However, that’s no match for Can-Am’s unique, dual-stacked, dump bed cargo box unit found over its rear tires. If you are using this machine for work, you can store loose items in the bottom closeable box, keeping the dump bed free for larger items. The only problem we found with the Can-Am’s bed is that its V-shaped design doesn’t allow loose items such as sand, woodchips or grass clippings to slide out as easy as a square box does. To their credit, the Commander’s bodywork looks better than any other UTV offered. In total, you can carry a recommended 600 pounds on the rear of the Commander.

CONCLUSION
If top speed is what you’re looking for, the Commander is faster than the RZR but may not have all others beat at 67 mph. The Arctic Cat Prowler 1000 does go slightly faster at 70 mph, at our 3000 foot altitude test area. However, in our findings, we rarely go over 55-60 mph in any UTV. And at those speeds, you’re not asking for more speed, in most situations. When you are out trail exploring with your buddy, it is nice to have a couple of miles an hour on him.
In terrain, where top speed doesn’t matter, it’s all about the driving excitement, comfort and control. Around our test track with or without a passenger and very little cargo strapped on, all of our testers preferred the driving experience they got from the Polaris Ranger RZRS over the Commander. It feels lighter, is easier to control and you can actually knock off faster lap times using less horsepower.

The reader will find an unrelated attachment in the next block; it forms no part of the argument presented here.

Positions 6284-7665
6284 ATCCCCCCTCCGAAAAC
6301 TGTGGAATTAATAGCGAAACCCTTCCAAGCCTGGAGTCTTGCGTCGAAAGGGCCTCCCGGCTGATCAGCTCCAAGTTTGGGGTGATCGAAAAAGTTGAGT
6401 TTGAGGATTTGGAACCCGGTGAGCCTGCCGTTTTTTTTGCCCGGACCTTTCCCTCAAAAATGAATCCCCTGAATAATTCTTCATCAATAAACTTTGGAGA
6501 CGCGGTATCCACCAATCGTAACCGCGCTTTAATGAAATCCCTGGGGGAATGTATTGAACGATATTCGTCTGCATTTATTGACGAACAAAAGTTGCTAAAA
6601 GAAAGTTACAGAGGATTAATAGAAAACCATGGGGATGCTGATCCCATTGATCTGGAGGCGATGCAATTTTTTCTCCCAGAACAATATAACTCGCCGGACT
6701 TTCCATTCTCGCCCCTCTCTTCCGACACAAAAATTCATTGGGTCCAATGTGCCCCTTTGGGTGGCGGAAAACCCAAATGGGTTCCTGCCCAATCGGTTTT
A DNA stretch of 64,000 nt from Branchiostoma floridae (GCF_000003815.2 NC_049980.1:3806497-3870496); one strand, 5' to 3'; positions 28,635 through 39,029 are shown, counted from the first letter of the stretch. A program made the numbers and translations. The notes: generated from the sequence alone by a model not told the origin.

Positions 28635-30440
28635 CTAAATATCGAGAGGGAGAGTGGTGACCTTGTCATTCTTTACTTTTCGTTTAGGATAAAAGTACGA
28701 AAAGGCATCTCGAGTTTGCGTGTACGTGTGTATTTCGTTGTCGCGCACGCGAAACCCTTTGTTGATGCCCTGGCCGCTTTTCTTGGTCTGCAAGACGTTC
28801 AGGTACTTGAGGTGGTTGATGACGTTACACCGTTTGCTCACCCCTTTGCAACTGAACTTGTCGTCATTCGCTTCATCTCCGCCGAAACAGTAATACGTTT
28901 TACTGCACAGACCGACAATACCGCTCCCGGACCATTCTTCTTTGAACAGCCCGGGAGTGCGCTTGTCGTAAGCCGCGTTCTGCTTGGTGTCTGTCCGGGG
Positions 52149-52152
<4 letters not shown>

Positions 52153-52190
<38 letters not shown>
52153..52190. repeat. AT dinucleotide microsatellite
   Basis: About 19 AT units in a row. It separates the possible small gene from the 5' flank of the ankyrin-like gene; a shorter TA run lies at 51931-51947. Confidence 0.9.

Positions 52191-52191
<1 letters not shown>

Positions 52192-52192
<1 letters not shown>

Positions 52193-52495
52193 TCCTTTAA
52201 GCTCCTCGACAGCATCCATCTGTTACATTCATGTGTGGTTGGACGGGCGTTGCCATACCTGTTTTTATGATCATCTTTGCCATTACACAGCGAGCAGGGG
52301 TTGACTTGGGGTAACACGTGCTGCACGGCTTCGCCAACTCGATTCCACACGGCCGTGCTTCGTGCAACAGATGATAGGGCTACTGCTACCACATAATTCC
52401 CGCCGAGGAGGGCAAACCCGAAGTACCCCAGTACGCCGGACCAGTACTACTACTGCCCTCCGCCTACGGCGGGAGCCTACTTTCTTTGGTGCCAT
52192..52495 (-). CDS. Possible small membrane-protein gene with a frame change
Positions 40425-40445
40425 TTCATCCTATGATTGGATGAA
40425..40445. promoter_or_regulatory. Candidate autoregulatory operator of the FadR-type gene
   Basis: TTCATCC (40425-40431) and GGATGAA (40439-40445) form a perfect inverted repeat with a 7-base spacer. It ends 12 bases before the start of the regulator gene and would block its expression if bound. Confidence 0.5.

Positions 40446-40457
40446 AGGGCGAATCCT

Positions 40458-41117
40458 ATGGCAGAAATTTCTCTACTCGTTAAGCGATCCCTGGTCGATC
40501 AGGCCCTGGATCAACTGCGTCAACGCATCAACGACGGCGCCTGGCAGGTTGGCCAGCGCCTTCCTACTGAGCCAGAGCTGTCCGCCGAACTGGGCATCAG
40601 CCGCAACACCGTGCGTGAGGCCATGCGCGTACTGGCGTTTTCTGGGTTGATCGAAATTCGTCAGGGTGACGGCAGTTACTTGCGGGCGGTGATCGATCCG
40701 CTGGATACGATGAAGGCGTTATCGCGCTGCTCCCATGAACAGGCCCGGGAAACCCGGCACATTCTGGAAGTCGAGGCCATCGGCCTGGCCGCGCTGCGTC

The reaction was the same when we took the two machines in the dunes. The Commander would win drag races, but the RZR was more controllable, had lighter steering and was slightly more fun to drive. In the mountains, you could feel a power loss in the Commander as well. The Ranger RZRS, with its 760cc, fared very well, even with reduced oxygen at higher altitudes. But don’t get us wrong—the Commander feels like a rocketship and is a blast to drive in all conditions.
So picking a winner or a machine you should buy depends purely on your intended use. No matter what, the thrill factor is greater on these two machines than on any other UTV. Not only are top speeds some of the fastest you will see, suspension action and control are far superior to the rest of the competition.
If you are looking for a UTV that will be used for fun on the weekends and to help earn a living during the week, then the Can-Am Commander 1000 or even an 800 will do the trick.
If getting the chores done around the house takes a back seat and thrill seeking is high on your priority list, then you will find those thrills faster and more enjoyable in the Polaris Ranger RZRS—and for less money.





Topic: UTV Tests

News:
  • TEST: CAN-AM MAVERICK MAX 1000R rs
  • CF MOTO Z6 EX
  • 2013 UTV BUYER'S GUIDE
  • RANGER XP900 PROJECT
  • UTV PROJECT WILD CAT Exhaust, suspension, tires and cooling







: ON SALE NOW
- Subscribe
- Customer Service
- Advertise
- Contact
- Back Issues

: WHERE TO RIDE



 
WARNING: Much of the action de­pict­­ed in this magazine is potentially dan­gerous. Virtually all of the riders seen in our photos are experienced ex­­perts or professionals. Do not at­tempt to duplicate any stunts that are be­­yond your own capabilities. Always wear the appropriate safety gear.
Copyright 2008 Hi-Torque Publications, Inc. All rights reserved.
Console Login